Saturday, March 28, 2009

Learn to Live, Help Others

“Such deep, unfathomable grief makes poets of us all. Only the quietly written word wrenched from the depths of the soul, comes close to describing the pain. We the grieving translate the keening cries and the desperate screams of disbelief into the poetry that consoles us.”
Marie Levine

I am reading a new book. The above quote comes directly from author, Marie Levine, who penned that book. It is entitled First You Die: Learn To Live After the Death of Your Child.

Ms. Levine experienced the death of her only child and lived through it to write the words that would console, comfort and inspire another grieving mother.
Never in my wildest nightmares did I dream that I would ever find the need to read such a book or to find words to sooth my grieving heart. My experience defies what is normal. Parents are not supposed to outlive their children, it simply should not be. But the reality, my reality, is that it happens.

But how does one deal with such a tragic situation? Lay down and die yourself? Although there have been many a day when I want to do just that, reality sets in. I have something to do. There’s someone who needs me. There are also so many people to help.I think of others who have experienced loss, and how they used their grief, their pain, their experience to help others in need.

One such individual is John Walsh.

He lost his son Adam in a very horrific way and one would have thought that he would have given up. Instead, he thought of a way that he could help others in a similar situation. His tireless anti crime activism, his work on the television show America’s Most Wanted,has proven to be a benefit to many. Dangerous criminals have been captured and have taken their proper places in lock up.

  • Mrs. Mamie Till, who mustered up the unbelievable strength and boldness to allow an open casket so that the world could behold what a group of monsters did to her only son. Emett's death was not to be in vain. This courageous mother fought without let up until justice was realized. This true champion of civil rights lived to be 81 years old and endured crushing pain for that long. Mrs.Till is resting peacefully.

    Another gifted soul that comes to mind is no stranger to many individuals in the world of international adoption. Mrs. Haregewoin Teferra, a hero to many,in the depths of own grief from the loss of her daughter,found the strength to care for countless Ethiopian orphans. She has enhanced the lives of these dear ones as well as inspired others to adopt including this writer. (Me) This is something that she had done until her recent death about a week ago. Mrs. Teferra will be greatly missed.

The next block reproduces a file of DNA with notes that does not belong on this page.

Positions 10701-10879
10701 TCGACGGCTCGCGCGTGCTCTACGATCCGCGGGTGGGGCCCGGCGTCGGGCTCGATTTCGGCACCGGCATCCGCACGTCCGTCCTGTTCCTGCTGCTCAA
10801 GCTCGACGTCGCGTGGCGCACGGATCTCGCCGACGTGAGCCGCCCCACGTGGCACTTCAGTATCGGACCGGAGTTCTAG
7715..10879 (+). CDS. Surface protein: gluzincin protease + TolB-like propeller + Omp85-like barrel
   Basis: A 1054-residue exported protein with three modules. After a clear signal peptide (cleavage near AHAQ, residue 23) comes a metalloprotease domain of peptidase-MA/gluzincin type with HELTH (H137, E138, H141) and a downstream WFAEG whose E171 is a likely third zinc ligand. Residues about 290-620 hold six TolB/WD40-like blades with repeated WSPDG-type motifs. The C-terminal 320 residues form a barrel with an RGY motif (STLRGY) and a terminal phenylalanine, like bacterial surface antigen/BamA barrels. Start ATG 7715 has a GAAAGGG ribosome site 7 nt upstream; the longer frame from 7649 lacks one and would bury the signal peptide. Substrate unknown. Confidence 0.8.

I am sure that if I think long and hard enough I can come up with many more examples. Through all of this I have realized that it is possible to be comforted from the example of others. Many a book has been written, a song sang, a story told that is born out of the anguish of another. King David was in deep distress when he penned many of the Psalms. This is the poetry that is wrenched from deep within that Ms. Levine so eloquently described in the above quote. This poetry becomes a cleansing to the poet and to the recipients of the words. I long to be a poet.

  • Friday, March 20, 2009

    One Month Down

    I have been waiting one month and one day. I have nothing new to report.

    Sunday, March 15, 2009


    I love to try new foods. I love flavorful spices that delight the palate and appeal to the senses. I most especially love Asian and Caribbean fare. Surprisingly to most however, I am not a big fan of hot spices. I don’t want to have to dilute my meal by drinking tons of water to quell the fires in my mouth and stomach. I prefer sweet and savory together.

    This is so contrary to my Q’s taste. First of all she was a very picky eater from the time she tasted her very first morsel of food up until her last meal. I was told that she was very thoughtful upon choosing that last meal. She did not know that it would be her last, however she was simply true to herself, she did not eat just anything,she had her favorites.

    Secondly, she enjoyed a fiery dish. She loved hot spicy, food. She would add hot sauce to meals, you know the red kind. I despise the stuff. Q was not big on experimentation with food. She liked simple things and could eat them very regularly and not get bored. I was never a world class cook; however I loved to try a new recipe from time to time. Q was often very hesitant to try my concoctions so I really cooked in vain. She did try her own hand at cooking. She loved to cook Mexican dishes.

    I, on the other hand, will try almost anything except dishes that have exotic meats. I am being nice when I use the word exotic. What I really want to say is that anything with weird animals or animals of any kind, for that matter, will not pass my lips. I was a strict vegetarian from late teen years up until my pregnancy. I do now on occasion eat poultry and seafood, but only in dishes that I am used to. For new dishes I prefer to choose the vegetarian version.

    Lately I have been training my palate to enjoy Injera, Shiro Wat, Gomen and other dishes. I must admit that I have grown to appreciate the injera, though I was not immediately in love with it. It is a bit sour for my taste. I do appreciate the texture and nutritional value. Teff has protein and the injera is only one Weight Watcher point.